Is it necessary to legally transfer ownership of a car after the owner dies?

11 answers | Last updated: Oct 13, 2016
Kevinl asked...

My mother-in-law passed away. Her grandaughter borrowed the the car and is still driving it. The car is registered and insured in my mother-in-law's name. Is this a liability issue?


Expert Answers

Barbara Repa, a Caring.com senior editor, is an attorney, a journalist specializing in aging issues, and the author of Your Rights in the Workplace (Nolo), now in its 10th edition.

There could indeed be a messy liability issue if the car is involved in an accident or other mishap.

Unless your mother-in-law directed that the car pass immediately to a new owner through a transfer-on-death arrangement, it now legally belongs to her estate.

Until the ownership issue is settled"”there is also a chance that she named a new owner for the car in a will or trust"”it is safer for the car to be left parked. The new owner will then have to transfer title and attend to registering and insuring the vehicle.


Community Answers

Granny2grandsons answered...

Barbara's answer to your question is very helpful. There was probably nothing done regarding the car prior to your Mother-in-Law's passing. Thus, it remains part of the estate. If she had a spouse, the spouse is the legal owner if named on the car title. If no spouse, all the children share in the "ownership".

It WILL get messy if one of the children doesn't like the idea of this Granddaughter just taking "possession" of an Estate asset. The Executor of her Will should sign the title over OR there should be a value put to the vehicle and split among the heirs.

The insurance on the car should immediately be changed as well. There is no insurance on the vehicle if the car is titled only by your Mother-in-Law. Get this matter taken care of immediately before something happens or the "injured party" could/would go after the Estate!

Hope it helps. Sending hugs!!!!!


Dianat answered...

My mother-in-law does not have a will and my husband is her only child. She does not think she needs a will. She lives in Oregon. We live in Alabama. We were planning to drive her car from Oregon to Alabama when she passes. Can we get insurance immediately or will this cause problems for us?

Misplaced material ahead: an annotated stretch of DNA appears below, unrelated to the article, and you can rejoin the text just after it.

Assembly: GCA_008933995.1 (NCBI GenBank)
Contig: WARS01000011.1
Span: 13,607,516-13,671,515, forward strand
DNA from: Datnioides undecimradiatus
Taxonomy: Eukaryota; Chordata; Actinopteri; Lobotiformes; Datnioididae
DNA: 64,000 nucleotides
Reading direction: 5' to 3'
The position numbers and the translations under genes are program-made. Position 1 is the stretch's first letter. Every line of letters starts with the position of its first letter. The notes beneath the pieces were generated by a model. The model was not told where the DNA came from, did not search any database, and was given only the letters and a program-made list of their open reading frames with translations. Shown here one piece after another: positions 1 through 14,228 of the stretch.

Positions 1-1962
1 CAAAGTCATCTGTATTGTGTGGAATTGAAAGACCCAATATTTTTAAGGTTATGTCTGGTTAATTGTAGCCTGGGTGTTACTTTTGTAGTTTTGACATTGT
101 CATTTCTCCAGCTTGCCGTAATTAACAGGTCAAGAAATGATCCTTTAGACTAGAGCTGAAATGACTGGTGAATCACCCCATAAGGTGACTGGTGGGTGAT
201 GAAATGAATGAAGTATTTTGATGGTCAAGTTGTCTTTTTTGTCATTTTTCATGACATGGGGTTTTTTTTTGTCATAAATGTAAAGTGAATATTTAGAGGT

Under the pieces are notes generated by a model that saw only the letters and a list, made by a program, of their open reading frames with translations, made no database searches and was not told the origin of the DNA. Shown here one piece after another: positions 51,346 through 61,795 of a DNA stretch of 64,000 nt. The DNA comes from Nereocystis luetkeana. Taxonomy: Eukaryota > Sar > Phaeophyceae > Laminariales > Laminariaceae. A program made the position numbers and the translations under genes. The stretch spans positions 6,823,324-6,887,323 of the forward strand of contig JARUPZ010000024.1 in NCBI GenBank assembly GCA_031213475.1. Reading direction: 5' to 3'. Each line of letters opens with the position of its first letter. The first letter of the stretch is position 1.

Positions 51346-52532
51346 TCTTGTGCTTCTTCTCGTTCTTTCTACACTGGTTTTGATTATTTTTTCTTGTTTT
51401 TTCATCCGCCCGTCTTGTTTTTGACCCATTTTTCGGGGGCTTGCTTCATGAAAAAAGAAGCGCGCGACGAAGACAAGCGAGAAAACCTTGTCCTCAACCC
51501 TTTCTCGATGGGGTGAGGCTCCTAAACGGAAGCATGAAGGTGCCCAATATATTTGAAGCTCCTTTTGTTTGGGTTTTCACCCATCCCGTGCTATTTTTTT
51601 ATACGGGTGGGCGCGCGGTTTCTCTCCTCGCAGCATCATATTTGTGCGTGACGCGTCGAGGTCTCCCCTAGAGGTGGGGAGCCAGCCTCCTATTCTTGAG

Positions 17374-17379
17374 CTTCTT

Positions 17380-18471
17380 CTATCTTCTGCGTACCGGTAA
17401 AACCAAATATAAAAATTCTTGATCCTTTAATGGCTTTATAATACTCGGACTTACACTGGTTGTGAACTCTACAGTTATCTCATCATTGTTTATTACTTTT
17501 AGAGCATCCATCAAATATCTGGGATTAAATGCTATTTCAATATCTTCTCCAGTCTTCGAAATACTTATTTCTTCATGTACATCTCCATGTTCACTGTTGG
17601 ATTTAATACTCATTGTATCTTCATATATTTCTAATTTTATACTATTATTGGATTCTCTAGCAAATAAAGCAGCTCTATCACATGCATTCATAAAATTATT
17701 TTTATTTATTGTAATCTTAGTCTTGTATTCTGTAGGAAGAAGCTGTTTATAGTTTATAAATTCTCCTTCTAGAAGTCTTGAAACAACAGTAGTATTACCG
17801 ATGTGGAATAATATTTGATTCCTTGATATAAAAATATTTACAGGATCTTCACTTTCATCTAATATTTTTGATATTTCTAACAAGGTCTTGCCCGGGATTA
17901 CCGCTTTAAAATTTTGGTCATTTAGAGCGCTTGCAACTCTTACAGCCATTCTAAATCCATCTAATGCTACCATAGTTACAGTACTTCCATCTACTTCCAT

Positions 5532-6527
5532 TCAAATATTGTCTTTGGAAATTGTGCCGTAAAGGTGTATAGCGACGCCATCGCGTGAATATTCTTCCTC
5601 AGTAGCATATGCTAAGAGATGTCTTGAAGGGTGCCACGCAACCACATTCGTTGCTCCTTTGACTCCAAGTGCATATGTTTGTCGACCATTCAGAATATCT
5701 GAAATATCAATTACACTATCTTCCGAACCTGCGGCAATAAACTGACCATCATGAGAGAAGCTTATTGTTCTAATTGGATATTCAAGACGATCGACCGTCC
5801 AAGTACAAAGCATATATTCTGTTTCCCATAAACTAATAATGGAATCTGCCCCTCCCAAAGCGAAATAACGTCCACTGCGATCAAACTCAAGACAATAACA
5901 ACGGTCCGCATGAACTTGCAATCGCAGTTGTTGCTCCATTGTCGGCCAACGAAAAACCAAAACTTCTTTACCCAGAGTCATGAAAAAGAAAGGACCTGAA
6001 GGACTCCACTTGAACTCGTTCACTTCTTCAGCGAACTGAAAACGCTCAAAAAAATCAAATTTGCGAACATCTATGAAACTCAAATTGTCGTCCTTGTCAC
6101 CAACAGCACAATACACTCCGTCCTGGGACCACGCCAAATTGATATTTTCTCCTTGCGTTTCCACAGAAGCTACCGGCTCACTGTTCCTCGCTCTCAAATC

A fellow caregiver answered...

Dear DianaT

Speaking from experience with AL Courts - if your Mother-in-Law does not have a Will - if she is unwilling to get one, have her at least sign the title of the car over to her son! Or have it jointly held. I don't know about Oregon laws - if they are like AL - without a Will, it will have to go to Probate which can take months (up to years) to settle. Even if he is an only child - they will make sure all debts of the deceased are zero before releasing anything. A Cousin can "pop up" and say, "MIL said I could have car". People can turn into creatures and cause all kinds of chaos!

You won't be able to insure a car without it being in your possession. Just mentioning "death in family" raises "red flags". Everyone will wait for Probate Court to settle. If you have been with your insurance company for a long time - they might be willing to help you out.

Hopefully, your MIL will just sign the title over and that will solve everything!!!

Sending Hugs & Prayers Staying anonymously BECAUSE of AL COURTS - STILL THERE FROM DEATH IN 2005!!!!!


Dianat answered...

Mother in law is concerned that if she puts her son on the title he would be liable if she gets in an accident. She does have him as co-owner of her condo in Oregon so I think that is ok. He is not on her bank account at present. She is still driving, but at 86 and with only one good eye, we are encouraging her to stop driving. We are hoping she will reconsider a will, but if he is co-owner of her car, condo, and bank account is a will still necessary? (We have been with our car insurance for a very long time...thanks for the advice.)